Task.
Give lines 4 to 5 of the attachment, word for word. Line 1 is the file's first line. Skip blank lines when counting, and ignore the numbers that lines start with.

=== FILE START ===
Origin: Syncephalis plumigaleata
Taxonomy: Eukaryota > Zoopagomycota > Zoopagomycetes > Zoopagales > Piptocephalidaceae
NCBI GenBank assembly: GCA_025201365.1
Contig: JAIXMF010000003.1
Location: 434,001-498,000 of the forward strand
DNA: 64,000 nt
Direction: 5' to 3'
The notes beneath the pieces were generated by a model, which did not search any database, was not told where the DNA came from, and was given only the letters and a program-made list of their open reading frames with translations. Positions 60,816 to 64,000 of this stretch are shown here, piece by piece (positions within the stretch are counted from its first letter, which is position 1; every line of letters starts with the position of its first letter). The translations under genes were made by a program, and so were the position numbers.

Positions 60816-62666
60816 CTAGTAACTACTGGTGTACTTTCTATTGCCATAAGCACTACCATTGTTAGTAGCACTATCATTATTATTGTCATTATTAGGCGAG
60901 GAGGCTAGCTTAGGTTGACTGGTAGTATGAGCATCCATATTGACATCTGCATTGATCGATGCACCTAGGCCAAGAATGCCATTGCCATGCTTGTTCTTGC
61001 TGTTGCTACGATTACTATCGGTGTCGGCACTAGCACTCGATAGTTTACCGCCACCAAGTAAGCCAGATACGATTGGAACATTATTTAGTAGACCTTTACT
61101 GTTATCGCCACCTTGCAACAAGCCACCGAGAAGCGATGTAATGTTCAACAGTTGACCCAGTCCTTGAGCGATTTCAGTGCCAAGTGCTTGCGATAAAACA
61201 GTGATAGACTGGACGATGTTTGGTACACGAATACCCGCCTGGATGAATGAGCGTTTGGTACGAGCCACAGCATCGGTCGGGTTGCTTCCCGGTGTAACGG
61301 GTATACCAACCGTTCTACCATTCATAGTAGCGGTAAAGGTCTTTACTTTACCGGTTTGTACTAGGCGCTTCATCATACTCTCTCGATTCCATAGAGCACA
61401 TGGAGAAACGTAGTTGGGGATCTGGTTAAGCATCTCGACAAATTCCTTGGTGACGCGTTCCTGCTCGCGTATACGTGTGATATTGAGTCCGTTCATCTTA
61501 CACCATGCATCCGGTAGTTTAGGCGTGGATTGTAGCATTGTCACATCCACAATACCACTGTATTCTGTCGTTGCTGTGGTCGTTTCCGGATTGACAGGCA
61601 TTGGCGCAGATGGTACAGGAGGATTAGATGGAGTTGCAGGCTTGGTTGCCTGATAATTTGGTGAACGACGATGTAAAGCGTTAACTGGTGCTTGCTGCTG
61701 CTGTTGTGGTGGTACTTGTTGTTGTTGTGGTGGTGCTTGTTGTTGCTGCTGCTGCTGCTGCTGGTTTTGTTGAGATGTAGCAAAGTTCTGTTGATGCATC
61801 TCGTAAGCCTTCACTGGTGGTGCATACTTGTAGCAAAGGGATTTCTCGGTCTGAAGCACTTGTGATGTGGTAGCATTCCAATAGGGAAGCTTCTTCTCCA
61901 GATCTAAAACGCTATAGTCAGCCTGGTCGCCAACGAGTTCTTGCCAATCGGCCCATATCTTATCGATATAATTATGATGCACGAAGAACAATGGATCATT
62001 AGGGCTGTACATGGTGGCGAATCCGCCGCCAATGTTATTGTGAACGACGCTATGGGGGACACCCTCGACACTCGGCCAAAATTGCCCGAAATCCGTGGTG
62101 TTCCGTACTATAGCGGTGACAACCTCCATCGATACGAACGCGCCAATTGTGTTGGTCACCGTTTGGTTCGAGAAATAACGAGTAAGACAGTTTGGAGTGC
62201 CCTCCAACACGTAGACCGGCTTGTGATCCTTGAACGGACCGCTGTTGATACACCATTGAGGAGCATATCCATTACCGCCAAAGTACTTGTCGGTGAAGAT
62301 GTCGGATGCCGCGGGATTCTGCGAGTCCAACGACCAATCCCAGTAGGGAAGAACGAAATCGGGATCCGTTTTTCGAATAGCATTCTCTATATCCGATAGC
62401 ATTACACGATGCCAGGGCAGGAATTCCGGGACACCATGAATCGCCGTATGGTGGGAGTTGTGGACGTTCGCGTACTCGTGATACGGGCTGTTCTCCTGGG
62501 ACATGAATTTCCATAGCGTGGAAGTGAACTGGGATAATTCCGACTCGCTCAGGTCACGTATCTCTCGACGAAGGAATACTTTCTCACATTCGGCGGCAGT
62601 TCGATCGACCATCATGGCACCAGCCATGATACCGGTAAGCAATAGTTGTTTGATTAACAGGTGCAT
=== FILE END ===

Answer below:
Contig: JAIXMF010000003.1
Location: 434,001-498,000 of the forward strand